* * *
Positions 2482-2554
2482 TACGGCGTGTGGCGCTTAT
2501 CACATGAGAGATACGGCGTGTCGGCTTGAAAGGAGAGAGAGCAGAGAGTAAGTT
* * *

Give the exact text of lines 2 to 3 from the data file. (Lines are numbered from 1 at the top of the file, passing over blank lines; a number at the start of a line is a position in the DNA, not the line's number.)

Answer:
2482 TACGGCGTGTGGCGCTTAT
2501 CACATGAGAGATACGGCGTGTCGGCTTGAAAGGAGAGAGAGCAGAGAGTAAGTT